Posted by: atowhee | September 23, 2016


Returning west from Malheur earlier this week, we stopped for lunch overlooking Buck Creek, west of metro Silver Lake.  I have seen Clark’s Nutcrackers before in that area of arid ponderosa/juniper forest.  This time one flew out of the creekside aspen into a dead snag, in bright sunlight.  His scream alerted us to his presence.buck-crk buck cn-back cn-face  cn-launch cn-launch2 cn-launch3cn-flizBesides his big voice, unique accent, snazzy exterior and large beak this bird is altogether striking.  Yet he is high on the list of species that ornithologists expect to suffer from climate change.  The nutcracker–sweet to view–will sour on forests that don’t retain a lot of his favorite pines and other conifers and he is mostly found in areas already arid.  Those places could easily tip over into non-forested desert.  This is not a bird we could expect to survive in sagebrush or saguaro.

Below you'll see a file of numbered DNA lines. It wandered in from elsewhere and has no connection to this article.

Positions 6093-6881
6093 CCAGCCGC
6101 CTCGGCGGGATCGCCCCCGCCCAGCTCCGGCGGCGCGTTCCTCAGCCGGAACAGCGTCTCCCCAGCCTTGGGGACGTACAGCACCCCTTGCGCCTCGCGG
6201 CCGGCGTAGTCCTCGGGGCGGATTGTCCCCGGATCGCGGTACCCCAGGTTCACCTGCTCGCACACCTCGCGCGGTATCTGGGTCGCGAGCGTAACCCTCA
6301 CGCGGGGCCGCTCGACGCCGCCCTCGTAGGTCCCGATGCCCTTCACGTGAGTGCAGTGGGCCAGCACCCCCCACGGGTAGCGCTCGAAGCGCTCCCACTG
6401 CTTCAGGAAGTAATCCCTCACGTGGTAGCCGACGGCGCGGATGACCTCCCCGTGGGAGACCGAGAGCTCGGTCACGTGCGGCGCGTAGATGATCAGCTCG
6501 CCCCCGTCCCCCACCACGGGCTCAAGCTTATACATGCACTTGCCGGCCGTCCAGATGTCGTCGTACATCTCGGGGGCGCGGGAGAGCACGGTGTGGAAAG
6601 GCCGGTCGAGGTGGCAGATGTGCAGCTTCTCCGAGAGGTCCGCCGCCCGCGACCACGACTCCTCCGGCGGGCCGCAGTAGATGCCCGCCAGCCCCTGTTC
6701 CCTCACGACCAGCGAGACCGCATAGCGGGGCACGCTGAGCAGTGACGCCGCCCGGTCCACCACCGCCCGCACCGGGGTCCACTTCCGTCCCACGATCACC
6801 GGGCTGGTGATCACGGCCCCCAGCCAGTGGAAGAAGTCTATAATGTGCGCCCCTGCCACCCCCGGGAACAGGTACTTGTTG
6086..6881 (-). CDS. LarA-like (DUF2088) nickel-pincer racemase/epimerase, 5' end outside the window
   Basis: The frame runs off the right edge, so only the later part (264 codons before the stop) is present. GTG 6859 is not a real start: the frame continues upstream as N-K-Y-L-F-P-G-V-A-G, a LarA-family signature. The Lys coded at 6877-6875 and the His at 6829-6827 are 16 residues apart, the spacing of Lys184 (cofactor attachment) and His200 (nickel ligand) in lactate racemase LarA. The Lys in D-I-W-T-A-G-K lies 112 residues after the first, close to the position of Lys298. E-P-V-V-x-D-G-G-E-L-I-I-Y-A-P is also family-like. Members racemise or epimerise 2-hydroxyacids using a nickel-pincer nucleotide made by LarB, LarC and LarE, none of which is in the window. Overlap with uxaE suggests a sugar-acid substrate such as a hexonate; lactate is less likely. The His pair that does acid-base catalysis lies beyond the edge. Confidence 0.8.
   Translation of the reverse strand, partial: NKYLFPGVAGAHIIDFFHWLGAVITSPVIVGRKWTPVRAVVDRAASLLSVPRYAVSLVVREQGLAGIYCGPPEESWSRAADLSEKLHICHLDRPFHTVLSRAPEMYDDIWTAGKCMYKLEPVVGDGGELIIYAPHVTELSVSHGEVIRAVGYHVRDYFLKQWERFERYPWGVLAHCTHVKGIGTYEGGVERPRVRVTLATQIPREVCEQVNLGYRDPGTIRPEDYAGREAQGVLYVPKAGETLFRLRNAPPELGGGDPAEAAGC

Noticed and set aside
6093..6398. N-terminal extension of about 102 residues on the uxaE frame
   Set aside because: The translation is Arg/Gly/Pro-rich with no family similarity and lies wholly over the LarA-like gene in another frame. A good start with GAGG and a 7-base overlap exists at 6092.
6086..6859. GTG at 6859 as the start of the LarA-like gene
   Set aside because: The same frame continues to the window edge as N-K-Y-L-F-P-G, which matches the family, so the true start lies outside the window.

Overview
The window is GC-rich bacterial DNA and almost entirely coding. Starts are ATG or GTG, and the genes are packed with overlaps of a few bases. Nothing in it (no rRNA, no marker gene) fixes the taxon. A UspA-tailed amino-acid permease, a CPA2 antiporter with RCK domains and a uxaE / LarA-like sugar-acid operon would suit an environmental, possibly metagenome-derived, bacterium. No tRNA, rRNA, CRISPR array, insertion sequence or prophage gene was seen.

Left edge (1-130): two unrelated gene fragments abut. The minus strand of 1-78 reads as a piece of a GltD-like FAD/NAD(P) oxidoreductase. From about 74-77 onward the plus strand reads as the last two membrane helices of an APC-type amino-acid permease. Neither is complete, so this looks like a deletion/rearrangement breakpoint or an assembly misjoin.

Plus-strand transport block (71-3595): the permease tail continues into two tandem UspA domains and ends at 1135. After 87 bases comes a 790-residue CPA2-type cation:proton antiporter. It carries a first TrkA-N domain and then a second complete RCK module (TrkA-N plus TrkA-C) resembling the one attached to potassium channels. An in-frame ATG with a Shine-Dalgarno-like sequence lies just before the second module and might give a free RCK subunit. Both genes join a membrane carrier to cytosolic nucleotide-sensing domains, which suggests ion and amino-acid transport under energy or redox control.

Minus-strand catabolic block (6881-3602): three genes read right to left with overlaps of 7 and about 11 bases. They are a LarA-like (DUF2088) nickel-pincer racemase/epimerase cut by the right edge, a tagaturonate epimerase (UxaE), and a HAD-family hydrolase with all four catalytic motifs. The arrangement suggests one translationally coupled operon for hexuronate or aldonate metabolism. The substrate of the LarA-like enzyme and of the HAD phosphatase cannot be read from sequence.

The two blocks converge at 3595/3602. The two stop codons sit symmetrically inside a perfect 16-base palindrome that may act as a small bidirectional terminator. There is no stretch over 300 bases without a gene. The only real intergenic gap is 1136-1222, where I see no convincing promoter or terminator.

Also at Buck Creek:buck-wax buck-wax2 buck-wax3Away from the creek, in the dry brush: many White-crowned Sparrows.

Buck Creek Wildlife Area, Lake, Oregon, US
Sep 20, 2016 12:15 PM – 12:50 PM.  6 species

Northern Flicker (Colaptes auratus)  X
Clark’s Nutcracker (Nucifraga columbiana)  2
Common Raven (Corvus corax)  1
Townsend’s Solitaire (Myadestes townsendi)  X
Cedar Waxwing (Bombycilla cedrorum)  40, Yellow-rumped Warbler
White-crowned Sparrow (Zonotrichia leucophrys)  X

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